The confluence of these two dynamics — rising list prices and the growth of high-deductible health plans — largely explains why consumers have become so angry about drug prices over the past few years. All too often, patients are being asked to bear the full (and rising) cost of these drugs, whereas previously the sticker shock had been obscured by more robust insurance coverage.
So if drug prices seem to be rising rapidly, that’s because they are — at least for some patients. Further, the Centers for Medicare and Medicaid Services projects that prescription drug spending will grow by 6.3 percent annually from 2017-2026, outpacing the projected growth of health care spending overall (5.5 percent).
A uniquely American problem
The controversy has exposed the reality that drug prices in the United States are much higher than prices in many other advanced industrial economies. England, Norway, Switzerland and Germany all pay less — often far less.
These countries deploy a variety of tactics to extract a better deal from drug makers, but they’re all based on the leverage gained through market power. First, the government, as the largest pharmaceutical purchaser in most of these countries, demands significant discounts. Then, if the drug company balks, the government can often credibly threaten not to cover the drug at the company’s preferred price.
In the United States, Medicare does not have the authority to negotiate with pharmaceutical companies for the price of drugs that are administered through Part D of the Medicare package. To be sure, private health insurers who design and administer Part D plans are permitted to negotiate, but any one contractor’s patient population is smaller than the large pool of Medicare enrollees, decreasing potential buying power.
A full 90 percent of Americans favor permitting Medicare to negotiate for lower drug prices. There’s just one problem: Medicare is legally required to cover many (and for some conditions, all) FDA-approved drugs. As such, if Medicare does not like the deal a particular pharmaceutical company is offering, it often cannot walk away from the table. Pharmaceutical companies have no incentive to provide discounts if they know our public payers must cover them. This is why the Congressional Budget Office concluded that merely providing Medicare with negotiating authority “would have a negligible effect on Medicare drug spending.”
However, if Medicare had both negotiation authority and the discretion to exclude high-priced drugs, the prices it would pay would likely be very different. For comparison, consider Britain’s National Health Service. Once a drug is approved as safe and effective by relevant pharmaceutical regulators, the National Institute for Health and Care Excellence (NICE) conducts “technology appraisals” and makes recommendations to the NHS regarding reimbursement for the drug.
NICE considers not just the efficacy of the drug, but also whether it represents good value for the money. NICE measures value by comparing the cost of the treatment to benefits, measured in terms of “quality-adjusted life-years” saved. And under current guidelines, it is likely to recommend drugs for coverage where the cost per QALY is below £30,000 (about $40,000) per QALY gained.
If the drug does not offer good value for money, the NHS may choose not to provide reimbursement for it. And under Britain’s single-payer system, the decision not to cover a drug means that the seller will be frozen out of most of the market.
But this is not the only way to control the prices of new products. In Germany, if the government negotiator and pharmaceutical company cannot agree on a price, the issue is settled by an arbitration board that factors in the cost of the drug in other countries. Moreover, if a new drug provides no additional value over a previously available drug, insurers will cover the new drug only at the price of those older products.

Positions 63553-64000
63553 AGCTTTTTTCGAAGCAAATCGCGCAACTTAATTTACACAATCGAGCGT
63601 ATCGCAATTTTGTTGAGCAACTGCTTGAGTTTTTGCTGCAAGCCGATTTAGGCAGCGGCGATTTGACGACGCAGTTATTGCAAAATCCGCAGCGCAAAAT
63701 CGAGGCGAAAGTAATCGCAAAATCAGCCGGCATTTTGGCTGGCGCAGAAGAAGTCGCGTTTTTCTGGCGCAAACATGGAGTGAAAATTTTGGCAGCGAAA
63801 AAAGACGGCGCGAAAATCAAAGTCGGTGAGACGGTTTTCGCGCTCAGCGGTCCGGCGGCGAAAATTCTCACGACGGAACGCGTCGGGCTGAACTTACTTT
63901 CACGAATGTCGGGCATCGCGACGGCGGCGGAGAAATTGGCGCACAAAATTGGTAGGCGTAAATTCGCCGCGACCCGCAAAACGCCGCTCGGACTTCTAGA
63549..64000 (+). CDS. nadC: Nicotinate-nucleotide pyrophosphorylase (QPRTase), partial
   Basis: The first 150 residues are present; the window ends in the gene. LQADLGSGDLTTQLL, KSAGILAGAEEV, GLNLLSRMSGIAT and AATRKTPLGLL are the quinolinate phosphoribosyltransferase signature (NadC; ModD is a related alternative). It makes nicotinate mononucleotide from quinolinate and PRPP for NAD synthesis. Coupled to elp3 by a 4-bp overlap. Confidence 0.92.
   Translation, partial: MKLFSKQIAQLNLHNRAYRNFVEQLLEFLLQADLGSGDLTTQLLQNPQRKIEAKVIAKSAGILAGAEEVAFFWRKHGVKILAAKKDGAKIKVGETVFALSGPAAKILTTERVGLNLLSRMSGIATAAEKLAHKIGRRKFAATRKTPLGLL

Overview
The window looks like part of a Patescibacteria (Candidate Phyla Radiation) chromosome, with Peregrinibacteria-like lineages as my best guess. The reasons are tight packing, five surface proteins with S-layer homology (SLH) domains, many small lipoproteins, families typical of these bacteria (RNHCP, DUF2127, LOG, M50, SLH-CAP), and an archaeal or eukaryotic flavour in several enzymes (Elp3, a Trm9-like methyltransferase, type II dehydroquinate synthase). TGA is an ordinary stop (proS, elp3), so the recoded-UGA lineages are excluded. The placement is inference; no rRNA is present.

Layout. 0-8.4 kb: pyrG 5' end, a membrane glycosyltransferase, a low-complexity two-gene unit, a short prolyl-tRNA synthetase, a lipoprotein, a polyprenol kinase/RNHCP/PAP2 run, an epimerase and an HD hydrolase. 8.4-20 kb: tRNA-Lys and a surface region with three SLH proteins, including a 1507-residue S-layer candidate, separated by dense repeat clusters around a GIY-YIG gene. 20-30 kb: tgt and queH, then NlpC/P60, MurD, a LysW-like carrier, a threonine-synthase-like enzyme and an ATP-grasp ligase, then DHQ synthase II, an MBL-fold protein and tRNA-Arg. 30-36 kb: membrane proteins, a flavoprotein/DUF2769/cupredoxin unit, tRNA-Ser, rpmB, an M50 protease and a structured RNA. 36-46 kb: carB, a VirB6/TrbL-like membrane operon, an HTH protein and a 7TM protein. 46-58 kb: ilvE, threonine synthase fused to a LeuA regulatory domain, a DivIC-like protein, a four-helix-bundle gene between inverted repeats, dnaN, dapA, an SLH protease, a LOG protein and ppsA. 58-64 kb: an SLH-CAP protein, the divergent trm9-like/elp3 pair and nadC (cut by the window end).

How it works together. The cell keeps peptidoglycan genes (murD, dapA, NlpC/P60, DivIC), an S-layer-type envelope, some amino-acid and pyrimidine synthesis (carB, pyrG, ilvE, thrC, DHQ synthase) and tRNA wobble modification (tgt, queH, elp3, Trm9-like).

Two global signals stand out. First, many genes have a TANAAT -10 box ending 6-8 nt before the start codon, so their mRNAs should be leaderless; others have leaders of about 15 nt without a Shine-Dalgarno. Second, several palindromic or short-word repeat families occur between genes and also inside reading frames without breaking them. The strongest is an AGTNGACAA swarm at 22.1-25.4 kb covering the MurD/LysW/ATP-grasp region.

The United States could adopt one or more of these strategies, some of which have been deployed on a smaller scale within the United States. For instance, Medicaid is required by law to cover essentially all FDA-approved drugs. But it is also legally entitled to a large statutory discount from the average private market price for those drugs, and it is protected from price increases that outpace inflation. The VA, for its part, is permitted to establish a restrictive formulary, declining to cover drugs if the pharmaceutical industry does not provide a discount the agency deems sufficient.
Thus far, however, Washington has been unwilling to adopt broader strategies like these to curb drug pricing and spending. This reticence is understandable. Apart from forcing a confrontation with a politically powerful industry, these cost-containment strategies might well prevent some patients from accessing optimal treatments — and the idea of explicit rationing of medical care has not been accepted in American health care policy.
Another fear has also loomed large when price regulation is discussed: concern that pharmaceutical companies will stop producing innovative products if their discretion to price them is constrained. Even if regulation could lower costs and improve access now, the industry argues, it would harm Americans in the long run by depressing incentives to invent the next game-changing drug.
Perhaps. But the pharmaceutical industry is the most profitable segment of the health care sector, and pharma often ranks among the most profitable industries in the economy. It is hard to imagine that just limiting the ability of drug makers to increase their list prices many times over would dampen innovation incentives. It is even harder to imagine that limiting the ability of makers of off-patent generic drugs (which, by definition, are not engaged in the development of new pharmaceuticals) to increase the prices of their products arbitrarily would have such an effect on innovation.
All too often, patients are being asked to bear the full (and rising) cost of these drugs, whereas previously the sticker shock had been obscured by more robust insurance coverage.
But more importantly, the industry’s argument presents a false choice. Innovation is not governed by a simple on-off switch. I have argued elsewhere that well-designed drug-pricing regulation would change the types of innovations that are encouraged, as opposed to deterring innovations in general. Rather than a tradeoff between access to drugs today and innovation tomorrow, we would trade one kind of innovation for another.